Employers don’t have to be absolutely right before disciplining an employee. They merely have to investigate first.
Recent case: Jenny was a nurse in an elder-care facility. She is Pentecostal and has a cleft palate.
Two co-workers reported that they saw Jenny with her hands between an 80-year old male patient’s legs while the patient had his hands on her breast.
They suspected something wrong was going on. They provided statements to HR, noting that Jenny spent considerable time with the patient behind closed doors. Jenny denied she was abusing the patient and said he had grabbed her.
Still, based on the other employees’ statements, she was fired. She sued, alleging religious and disability discrimination.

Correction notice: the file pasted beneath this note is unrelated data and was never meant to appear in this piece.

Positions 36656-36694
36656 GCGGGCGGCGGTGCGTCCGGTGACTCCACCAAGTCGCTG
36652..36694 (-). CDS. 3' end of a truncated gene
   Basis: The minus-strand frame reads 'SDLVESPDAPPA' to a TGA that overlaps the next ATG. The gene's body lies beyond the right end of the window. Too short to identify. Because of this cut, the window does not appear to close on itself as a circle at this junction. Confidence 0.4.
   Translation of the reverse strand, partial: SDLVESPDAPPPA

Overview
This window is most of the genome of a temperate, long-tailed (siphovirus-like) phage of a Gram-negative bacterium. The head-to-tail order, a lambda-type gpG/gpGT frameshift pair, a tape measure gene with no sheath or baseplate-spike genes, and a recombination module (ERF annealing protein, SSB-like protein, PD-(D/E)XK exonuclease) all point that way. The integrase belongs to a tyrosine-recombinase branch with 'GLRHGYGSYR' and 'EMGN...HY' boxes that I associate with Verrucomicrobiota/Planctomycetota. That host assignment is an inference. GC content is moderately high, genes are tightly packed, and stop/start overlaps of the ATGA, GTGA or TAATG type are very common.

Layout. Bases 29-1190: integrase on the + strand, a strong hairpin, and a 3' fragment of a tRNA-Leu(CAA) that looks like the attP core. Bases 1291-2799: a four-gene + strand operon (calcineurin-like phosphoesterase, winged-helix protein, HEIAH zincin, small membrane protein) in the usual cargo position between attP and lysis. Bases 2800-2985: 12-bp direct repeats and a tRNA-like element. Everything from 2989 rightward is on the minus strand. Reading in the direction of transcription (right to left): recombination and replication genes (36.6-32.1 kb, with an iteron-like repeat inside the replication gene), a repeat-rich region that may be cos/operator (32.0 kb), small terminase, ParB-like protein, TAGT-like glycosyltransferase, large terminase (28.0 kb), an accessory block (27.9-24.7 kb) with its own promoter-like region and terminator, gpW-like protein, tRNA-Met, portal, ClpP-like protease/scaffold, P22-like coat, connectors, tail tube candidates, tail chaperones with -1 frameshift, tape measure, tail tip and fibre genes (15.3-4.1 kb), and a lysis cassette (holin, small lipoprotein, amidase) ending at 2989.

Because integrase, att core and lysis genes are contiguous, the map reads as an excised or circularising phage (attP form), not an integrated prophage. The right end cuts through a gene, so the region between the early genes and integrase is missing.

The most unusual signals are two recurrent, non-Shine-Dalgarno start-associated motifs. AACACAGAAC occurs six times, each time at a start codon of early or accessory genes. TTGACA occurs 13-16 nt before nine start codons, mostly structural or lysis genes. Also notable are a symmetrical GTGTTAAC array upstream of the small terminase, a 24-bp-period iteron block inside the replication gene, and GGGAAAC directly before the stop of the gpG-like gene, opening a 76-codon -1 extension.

Her case was tossed out. The court said the employer could rely on co-worker statements collected during an investigation. (Evance v. Trumann, No. 12-2654, 8th Cir., 2013)
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- 'Will work for less!' Be wary of reduced-comp pleas from desperate employees
- It pays to hear both sides of the story before a firing
- Before you decide to fire, make sure past job evaluations support your rationale